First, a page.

Gaus: You assume that the human being is absolutely capable of education, that human beings can become better.
Dutschke: I assume that the human being is not condemned to remain subject to a blind interplay of historical coincidences.
Gaus: People can take history into their own hands?
Dutschke: They have always done so. They simply haven’t done so consciously yet. And now they must finally do so consciously – they must take control of history.
Gaus: How do these new human beings govern themselves, who leads them, how do they determine who leads them, and how do they vote their leader out of office?
Dutschke: They lead themselves – and this self-organization doesn’t mean that I am letting strangers decide things for me. When I say that people have always made history for themselves, albeit not consciously, this implies that if they were to do so consciously, the problem of elites and apparatuses assuming an independent existence would not arise. The problem consists in recalling elected officials and in having the ability to do so at will, and also in being conscious of the need for a recall.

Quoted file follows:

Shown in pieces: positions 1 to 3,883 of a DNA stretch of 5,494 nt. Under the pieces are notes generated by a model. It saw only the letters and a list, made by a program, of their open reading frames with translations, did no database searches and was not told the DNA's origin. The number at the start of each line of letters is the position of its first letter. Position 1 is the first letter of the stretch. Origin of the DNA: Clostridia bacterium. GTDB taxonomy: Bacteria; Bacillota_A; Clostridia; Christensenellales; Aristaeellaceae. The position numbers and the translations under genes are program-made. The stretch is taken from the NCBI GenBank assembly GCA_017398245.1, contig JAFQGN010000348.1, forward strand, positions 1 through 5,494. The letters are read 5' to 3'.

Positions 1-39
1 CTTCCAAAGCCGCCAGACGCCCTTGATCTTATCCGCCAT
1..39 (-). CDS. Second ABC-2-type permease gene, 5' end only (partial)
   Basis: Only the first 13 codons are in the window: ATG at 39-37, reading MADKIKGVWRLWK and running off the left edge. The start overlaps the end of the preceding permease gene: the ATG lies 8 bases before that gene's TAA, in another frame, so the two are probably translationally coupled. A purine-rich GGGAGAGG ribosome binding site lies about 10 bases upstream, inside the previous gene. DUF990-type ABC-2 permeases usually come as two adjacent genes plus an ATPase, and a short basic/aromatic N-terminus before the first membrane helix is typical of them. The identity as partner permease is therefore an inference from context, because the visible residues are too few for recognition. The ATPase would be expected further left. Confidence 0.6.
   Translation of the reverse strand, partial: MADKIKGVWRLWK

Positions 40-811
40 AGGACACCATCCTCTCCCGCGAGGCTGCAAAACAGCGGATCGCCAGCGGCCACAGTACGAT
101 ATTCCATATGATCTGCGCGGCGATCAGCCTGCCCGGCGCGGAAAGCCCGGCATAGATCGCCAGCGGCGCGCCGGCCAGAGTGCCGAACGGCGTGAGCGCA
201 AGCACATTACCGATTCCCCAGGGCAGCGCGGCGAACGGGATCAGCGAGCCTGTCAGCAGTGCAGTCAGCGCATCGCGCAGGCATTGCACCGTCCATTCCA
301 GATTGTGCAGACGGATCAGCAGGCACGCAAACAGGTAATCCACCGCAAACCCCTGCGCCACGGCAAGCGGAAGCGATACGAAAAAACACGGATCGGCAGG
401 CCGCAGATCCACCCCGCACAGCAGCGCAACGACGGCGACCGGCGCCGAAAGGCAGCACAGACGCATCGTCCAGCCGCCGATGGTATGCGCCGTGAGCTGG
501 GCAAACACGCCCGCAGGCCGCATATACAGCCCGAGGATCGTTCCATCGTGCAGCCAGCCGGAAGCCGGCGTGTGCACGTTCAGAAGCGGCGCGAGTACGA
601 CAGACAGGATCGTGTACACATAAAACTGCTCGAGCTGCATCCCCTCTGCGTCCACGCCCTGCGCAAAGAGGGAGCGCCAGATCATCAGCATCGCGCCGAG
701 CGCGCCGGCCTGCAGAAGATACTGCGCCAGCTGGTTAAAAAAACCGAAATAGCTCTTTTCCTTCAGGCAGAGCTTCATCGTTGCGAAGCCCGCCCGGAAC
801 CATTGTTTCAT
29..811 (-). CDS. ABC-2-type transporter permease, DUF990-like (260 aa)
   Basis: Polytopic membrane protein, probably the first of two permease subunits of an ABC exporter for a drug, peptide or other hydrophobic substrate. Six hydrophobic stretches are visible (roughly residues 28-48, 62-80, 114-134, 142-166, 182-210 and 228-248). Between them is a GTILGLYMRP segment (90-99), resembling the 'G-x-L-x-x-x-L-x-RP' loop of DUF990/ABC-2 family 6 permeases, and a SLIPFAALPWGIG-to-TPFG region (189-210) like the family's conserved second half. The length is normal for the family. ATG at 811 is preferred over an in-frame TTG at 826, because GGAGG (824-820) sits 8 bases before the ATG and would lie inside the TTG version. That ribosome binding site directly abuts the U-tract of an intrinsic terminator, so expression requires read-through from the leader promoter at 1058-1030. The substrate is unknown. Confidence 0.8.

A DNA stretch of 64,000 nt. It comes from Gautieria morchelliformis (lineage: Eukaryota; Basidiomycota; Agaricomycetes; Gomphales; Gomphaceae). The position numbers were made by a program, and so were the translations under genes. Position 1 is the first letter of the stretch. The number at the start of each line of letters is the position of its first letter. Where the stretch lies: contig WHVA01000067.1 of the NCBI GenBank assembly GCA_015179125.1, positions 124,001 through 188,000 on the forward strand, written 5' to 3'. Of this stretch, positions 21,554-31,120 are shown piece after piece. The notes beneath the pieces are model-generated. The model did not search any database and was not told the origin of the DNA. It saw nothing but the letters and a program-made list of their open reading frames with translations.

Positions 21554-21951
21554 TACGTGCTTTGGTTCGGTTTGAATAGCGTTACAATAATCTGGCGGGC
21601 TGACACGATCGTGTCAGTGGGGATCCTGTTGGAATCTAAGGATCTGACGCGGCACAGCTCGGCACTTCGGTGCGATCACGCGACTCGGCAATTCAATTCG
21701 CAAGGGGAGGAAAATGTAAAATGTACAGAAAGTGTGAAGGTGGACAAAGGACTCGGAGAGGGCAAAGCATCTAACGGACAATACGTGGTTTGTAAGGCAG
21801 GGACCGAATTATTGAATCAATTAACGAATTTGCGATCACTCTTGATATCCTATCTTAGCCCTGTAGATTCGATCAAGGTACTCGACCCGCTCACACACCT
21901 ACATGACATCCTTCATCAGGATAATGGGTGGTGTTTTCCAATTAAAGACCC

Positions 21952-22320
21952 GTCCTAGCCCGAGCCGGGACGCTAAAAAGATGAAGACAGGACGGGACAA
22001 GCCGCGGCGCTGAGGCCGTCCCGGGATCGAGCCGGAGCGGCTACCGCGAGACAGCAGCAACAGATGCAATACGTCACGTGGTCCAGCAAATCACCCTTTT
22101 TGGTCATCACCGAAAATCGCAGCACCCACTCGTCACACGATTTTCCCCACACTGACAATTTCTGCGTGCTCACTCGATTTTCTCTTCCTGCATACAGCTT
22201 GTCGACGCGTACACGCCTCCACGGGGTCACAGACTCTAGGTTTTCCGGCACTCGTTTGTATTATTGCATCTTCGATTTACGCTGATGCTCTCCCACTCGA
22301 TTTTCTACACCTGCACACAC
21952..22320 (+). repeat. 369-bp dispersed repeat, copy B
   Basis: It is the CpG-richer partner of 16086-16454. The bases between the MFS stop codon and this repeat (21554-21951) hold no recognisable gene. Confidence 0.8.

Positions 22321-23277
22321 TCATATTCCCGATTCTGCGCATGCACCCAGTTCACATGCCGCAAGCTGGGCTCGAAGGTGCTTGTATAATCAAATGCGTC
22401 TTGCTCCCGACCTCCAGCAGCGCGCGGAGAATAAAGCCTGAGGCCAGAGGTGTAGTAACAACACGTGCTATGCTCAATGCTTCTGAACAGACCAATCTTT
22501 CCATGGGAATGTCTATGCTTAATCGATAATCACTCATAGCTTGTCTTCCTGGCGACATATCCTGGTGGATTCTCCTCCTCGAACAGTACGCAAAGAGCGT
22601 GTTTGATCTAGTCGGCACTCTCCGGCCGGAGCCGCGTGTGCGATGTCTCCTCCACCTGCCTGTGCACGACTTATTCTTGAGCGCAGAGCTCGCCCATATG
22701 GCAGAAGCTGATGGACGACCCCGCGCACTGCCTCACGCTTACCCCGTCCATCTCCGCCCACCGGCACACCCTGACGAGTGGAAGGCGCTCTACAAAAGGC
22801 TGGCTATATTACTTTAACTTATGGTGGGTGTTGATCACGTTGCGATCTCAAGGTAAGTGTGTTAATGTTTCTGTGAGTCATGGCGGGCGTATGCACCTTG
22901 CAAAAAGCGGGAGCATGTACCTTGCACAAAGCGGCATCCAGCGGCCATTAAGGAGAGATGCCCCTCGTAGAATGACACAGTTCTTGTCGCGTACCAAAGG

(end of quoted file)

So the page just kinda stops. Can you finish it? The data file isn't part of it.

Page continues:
Gaus: Which basic characteristics need to be ‘excised’ from human beings so that they can achieve what you’re expecting from them?
Dutschke: Not a single one. It’s just that the repressed characteristics must finally be set free. I am referring to the repressed capacity of mutual aid, the ability for people to transform their understanding into reasoning, and also their ability to understand the society they live in rather than being manipulated by it.
Gaus: How do you and your friends want to bring about this level of consciousness within humanity?
Dutschke: We’ve started to develop a method by which an education on social facts in the whole world and in one’s own society are paired with actions. By mediating and pairing this education – a systematic enlightenment – with what is happening, with all the daily events that are repressed in the newspapers, the radio broadcasts, and even on television; there are 122 countries in the world… when you open the BILD newspaper, you see one country at most, and you don’t even see what is happening in this country. This is a phenomenon not of information overload but of the systematic suppression of information and the non-structuring of information that is given. We want to break this apart. We want to share actual news about what is happening in the world, to enlighten people, and to lead campaigns that produce a new public sphere that takes note of this information, understanding that the existing public sphere is not the only option.